What's on Your Radar?

TL;DR What's On Your Radar is a way to understand the landscape of a given stakeholder and determine what is most important to them. This exercise helps describe and organize thoughts in order to prioritize the most important and meaningful items. 

  • The radar map is split into 4 quadrants. Label these, and then use the sticky notes to outline your ideas into the 4 quadrants you have named 
  • Having an "other" quadrant can help keep chaotic ideas or future aspirations organized
  • Things can (and should) shift over time on a radar diagram in order to stay current
  • This exercise can be used every 3-6 months to help keep the most important things in focus
  • What's On Your Radar also serves as a great record keeper, especially when done consistently over a period of time 

Jump right into the Miro Template

This exercise is one of the earliest sensing tools you can use to describe and organize what is on the purview of any stakeholder, whether primary, secondary or even tertiary. Ultimately, we use the radar experience to understand what is on the landscape in someone’s given environment and how important it is. Generally, the intuitive feeling of a standard target or radar map is correct here:

  • As things move closer to the center, the more important or intense the feeling is of whatever is being described
  • The further you get from the center, the less weight that item or idea carries.

    Using A Radar Diagram Over Time

    It’s important to realize that sometimes this tool is most impactful when used over a period of time, especially when we consider the changes in stakeholders. When you are using this with stakeholders, things like the environment, technology, regulation, or the social implication surround them might evolve. The reality is that over time, things shift (as they should) and this exercise should be done consistently to stay in line with the current needs of a stakeholder.

    How To Use This Tool

    At the top of the template you will see a section for a tasks. The task is all about the outcome that you at trying to generate. Below your task is where you will be able to label the 4 different quadrants of the radar diagram. Sometimes, it can be helpful to use an “other” bucket for any ideas that don’t fit neatly into the first 3 quadrants. If you do decide to use the 4th quadrant as an “other” bucket, you’ll see that it can often handle future aspirations and metrics that will matter later down the road.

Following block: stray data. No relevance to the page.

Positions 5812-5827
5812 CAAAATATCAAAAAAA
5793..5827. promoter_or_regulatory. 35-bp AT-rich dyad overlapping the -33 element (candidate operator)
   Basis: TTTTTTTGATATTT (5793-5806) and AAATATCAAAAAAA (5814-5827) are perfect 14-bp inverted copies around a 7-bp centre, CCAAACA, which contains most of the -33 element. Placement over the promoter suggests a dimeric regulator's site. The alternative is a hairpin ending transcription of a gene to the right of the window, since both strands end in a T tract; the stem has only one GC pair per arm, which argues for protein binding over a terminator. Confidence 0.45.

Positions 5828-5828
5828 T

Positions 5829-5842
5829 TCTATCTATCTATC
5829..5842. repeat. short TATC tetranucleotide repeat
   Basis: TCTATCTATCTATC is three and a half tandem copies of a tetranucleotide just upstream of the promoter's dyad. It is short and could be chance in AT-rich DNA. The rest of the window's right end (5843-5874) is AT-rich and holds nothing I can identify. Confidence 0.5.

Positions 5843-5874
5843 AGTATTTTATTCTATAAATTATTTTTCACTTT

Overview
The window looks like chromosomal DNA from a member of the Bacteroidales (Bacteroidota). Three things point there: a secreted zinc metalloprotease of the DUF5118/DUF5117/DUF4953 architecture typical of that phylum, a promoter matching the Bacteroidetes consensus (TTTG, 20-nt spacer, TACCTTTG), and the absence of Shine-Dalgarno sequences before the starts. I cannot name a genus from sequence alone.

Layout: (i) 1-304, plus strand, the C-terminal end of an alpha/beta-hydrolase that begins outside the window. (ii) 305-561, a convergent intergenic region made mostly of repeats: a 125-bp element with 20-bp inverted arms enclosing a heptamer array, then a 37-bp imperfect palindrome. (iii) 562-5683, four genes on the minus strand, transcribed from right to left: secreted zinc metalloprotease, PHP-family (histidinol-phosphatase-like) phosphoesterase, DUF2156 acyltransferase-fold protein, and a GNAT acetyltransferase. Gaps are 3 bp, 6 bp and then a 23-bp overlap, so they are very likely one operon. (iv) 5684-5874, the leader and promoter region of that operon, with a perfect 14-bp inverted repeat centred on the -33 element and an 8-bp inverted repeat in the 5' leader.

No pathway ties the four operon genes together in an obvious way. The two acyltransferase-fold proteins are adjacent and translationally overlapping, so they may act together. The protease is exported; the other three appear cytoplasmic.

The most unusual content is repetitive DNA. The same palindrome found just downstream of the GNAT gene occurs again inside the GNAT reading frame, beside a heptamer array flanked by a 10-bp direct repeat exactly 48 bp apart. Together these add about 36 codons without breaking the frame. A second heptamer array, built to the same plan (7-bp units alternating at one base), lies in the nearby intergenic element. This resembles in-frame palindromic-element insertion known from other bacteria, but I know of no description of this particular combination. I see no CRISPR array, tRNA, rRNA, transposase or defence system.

Once you have your quadrants laid out, place a sticky note in and around the radar quadrant with your idea, information, or aspiration. Using sticky notes in Miro is a great way to make sure that each user can be identified. You can also color code sticky notes to further organize.

    Jump right into the Miro Template

    Final Thoughts

    The What’s On Your Radar template allows you and your team to have a conversation around which sticky notes are most intense, significant or strong. Important sticky notes will be clearly visible towards the center of the diagram, while not as critical notes can be found on the perimeter of the outer circle. This allows you to shift perspective and prioritize the most meaningful notes. When done, the What’s On Your Radar diagram serves as an excellent record of what was most important at the time. You can repeat this exercise every 3-6 months in order to stay consistent and shape your project’s progress. 

    Looking For More Resources?

    Adam Paulisick

    Founder at SKILLBUILDER & maadlabs.io (fmr @BCG @Nielsen — acquired 3x). Prof @teppercmu, MHCI & exec ed at Gates School of Comp Sci. Founder @TheShopPgh

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